Interview with Yoaw Gonczarowski from YG Acoustics. Insights look at their philosophy and building process.
MI: How and when YG acoustics was formed?
YG: YG Acoustics was formed in 2002. I established it as initially a small research lab for high-end loudspeaker design, rather than the full-scale factory that it has become today. The first project was to develop our own design and optimization software, since we immediately noticed that the limiting factor in today’s audio industry is that practically everybody designs speakers using the same off-the-shelf software product. While this product is not bad, it is severely limited in that it only allows a designer to optimize either the frequency response or the phase, but not both. This is, by the way, the reason that in today’s high-end audio world speakers can be generally divided into two groups – those that sound neutral but uninvolving (good frequency response but bad phase), and those that sound exciting but colored (good phase but bad frequency response). We were not willing to accept this compromise, and the only way around it was to develop our entire optimization process from scratch. It was a huge investment, but definitely worth it. In 2003, we constructed our first loudspeaker prototype using this new technology. We submitted it to a competition run by the Ministry of Industry, and won a sizable government grant for further research. The next big step was to unveil the resulting product to the audiophile community, which we did at High End 2004 in Munich Germany. From there, things moved on rather quickly – we won top awards in several countries (most important of which is the extremely-prestigious Japanese audio Grand Prix), and several trusted industry experts gave us a “nod of approval” by purchasing our speakers for their own reference systems. We now sell over 100 pairs of speakers a year, and run a state-of-the-art factory in Arvada, Colorado, USA (near Denver).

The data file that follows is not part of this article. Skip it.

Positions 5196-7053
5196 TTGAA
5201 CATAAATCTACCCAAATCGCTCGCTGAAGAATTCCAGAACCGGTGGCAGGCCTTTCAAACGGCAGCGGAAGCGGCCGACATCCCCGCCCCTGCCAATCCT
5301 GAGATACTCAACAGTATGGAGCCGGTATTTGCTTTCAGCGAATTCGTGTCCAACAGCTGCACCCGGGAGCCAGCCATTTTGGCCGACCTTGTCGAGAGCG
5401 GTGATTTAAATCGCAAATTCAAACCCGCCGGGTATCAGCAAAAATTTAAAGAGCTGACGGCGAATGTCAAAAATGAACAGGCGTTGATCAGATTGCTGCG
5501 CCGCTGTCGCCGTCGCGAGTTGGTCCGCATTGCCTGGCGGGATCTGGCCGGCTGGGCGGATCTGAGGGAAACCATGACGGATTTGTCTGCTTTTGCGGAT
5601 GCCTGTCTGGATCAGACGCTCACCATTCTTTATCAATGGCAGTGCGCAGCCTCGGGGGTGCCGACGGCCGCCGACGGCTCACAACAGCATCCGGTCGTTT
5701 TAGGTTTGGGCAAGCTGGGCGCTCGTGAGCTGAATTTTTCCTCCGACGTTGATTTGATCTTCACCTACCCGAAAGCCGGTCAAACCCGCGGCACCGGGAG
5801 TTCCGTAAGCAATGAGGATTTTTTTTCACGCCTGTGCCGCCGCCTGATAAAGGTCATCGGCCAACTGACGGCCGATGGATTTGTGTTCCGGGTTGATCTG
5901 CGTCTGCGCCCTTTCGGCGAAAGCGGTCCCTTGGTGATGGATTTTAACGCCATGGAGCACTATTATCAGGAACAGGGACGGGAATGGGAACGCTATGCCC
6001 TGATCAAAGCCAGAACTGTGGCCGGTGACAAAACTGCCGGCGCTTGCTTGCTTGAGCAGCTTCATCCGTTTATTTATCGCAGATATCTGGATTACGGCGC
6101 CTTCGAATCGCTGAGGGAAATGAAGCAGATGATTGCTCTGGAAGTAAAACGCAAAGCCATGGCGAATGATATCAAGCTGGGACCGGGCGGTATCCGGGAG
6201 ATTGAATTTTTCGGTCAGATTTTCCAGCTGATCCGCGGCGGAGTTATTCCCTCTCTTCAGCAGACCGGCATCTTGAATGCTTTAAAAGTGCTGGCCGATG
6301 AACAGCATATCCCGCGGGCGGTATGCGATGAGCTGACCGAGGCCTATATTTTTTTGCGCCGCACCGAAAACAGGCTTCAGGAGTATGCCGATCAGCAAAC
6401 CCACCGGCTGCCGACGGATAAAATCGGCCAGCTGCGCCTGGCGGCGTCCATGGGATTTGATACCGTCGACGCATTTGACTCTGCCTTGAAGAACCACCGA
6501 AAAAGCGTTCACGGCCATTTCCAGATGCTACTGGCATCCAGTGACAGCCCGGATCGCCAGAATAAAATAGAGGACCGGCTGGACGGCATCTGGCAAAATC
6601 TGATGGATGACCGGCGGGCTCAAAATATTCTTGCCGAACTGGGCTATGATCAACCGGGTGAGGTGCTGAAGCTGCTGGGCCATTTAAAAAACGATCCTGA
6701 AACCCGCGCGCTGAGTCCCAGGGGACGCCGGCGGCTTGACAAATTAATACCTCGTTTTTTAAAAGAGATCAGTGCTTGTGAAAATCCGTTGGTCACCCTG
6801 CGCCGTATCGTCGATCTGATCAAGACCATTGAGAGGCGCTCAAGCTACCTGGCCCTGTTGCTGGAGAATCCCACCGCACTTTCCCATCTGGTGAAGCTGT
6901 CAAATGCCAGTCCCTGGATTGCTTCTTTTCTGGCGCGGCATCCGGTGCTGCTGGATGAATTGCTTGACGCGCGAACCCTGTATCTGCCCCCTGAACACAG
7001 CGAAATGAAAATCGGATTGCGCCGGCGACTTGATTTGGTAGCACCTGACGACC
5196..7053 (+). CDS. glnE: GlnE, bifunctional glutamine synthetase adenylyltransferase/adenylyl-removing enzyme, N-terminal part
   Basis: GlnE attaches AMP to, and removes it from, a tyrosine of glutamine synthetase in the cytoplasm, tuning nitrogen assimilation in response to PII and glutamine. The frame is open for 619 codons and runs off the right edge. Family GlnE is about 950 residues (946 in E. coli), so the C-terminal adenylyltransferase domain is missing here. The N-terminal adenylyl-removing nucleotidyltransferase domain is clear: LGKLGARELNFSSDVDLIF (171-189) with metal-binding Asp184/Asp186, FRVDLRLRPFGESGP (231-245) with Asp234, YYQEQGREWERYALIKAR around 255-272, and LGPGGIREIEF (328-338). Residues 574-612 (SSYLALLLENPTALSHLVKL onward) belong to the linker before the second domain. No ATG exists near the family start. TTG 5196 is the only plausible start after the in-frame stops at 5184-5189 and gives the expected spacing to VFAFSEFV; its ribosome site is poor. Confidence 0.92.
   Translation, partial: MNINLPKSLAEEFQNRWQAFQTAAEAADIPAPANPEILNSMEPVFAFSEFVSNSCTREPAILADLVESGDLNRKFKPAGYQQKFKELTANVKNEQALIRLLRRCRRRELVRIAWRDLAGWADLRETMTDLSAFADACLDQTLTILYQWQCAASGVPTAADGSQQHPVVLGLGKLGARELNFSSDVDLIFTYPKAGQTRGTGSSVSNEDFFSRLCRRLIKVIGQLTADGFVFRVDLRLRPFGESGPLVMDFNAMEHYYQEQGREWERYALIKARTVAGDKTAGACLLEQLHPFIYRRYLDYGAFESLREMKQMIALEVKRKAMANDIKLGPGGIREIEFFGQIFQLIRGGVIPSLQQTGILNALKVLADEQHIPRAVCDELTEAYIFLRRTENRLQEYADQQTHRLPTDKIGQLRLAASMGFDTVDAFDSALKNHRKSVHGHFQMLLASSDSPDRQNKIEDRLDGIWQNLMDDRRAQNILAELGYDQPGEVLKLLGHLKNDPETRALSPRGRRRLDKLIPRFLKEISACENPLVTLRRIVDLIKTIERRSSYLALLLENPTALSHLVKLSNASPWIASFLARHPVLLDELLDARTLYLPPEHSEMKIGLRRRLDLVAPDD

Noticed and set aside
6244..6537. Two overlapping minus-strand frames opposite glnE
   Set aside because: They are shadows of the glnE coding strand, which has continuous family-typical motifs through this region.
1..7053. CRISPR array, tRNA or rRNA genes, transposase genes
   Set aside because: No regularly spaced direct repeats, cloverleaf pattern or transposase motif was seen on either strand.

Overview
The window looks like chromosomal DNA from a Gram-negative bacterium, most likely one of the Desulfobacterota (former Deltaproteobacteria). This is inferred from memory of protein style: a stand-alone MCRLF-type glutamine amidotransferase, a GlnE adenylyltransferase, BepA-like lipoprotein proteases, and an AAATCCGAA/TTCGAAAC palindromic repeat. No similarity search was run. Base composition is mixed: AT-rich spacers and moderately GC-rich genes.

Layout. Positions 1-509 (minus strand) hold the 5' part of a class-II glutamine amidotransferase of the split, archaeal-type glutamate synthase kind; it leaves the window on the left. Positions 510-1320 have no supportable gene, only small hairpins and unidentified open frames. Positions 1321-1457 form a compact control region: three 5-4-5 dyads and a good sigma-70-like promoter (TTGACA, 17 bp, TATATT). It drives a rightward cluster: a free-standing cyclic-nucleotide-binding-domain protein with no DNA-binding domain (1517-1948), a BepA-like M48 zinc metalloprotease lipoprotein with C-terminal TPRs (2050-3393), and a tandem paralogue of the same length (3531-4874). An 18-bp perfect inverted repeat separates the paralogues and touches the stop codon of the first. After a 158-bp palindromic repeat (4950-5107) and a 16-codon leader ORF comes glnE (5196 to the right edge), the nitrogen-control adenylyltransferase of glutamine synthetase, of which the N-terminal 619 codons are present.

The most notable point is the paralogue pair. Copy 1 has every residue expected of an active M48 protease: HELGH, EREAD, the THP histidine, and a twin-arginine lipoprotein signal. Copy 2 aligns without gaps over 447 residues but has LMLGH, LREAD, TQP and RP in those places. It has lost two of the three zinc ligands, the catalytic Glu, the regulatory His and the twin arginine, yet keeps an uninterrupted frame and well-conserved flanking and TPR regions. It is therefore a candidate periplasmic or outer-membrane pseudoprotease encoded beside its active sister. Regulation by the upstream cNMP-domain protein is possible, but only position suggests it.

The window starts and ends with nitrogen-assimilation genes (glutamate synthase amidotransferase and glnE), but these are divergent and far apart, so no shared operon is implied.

MI: Is there a person or company in audio business that inspired you into audio business?
YG: My father was my initial source of inspiration to build speakers – when I was 15, I bought my first audio system, consisting of a Sony CD player and amp, and Bose speakers. I was unhappy with the sound of the speakers, and did not know what to do. My father suggested that I try building speakers myself, since I was always enjoyed building things. He helped with purchasing textbooks and some basic tools, and this is how things started. For starting audio as a business, I above-all thank my wife Anat (the Anat Reference flagship line is in her name). She stood by me in the most difficult initial period of trying to create “something from nothing”, and her support gives me energy to do what I love best – creating machines that bring the joy of live music into people’s homes.
MI: Do you consider yourself an audiophile?
YG: Definitely – I love music and enjoy experiencing its full emotional and intellectual impact at home! To me, being a music lover is being an audiophile. After all, all conductors of classical music all play from the same partitures. The difference between my favorite conductor Sir Simon Rattle and the “average neighborhood musician” lies in how they interpret the emotional details of a musical piece. Only on a good system can one hear those details. Otherwise, it is like looking at a wonderful painting while wearing dirty eyeglasses.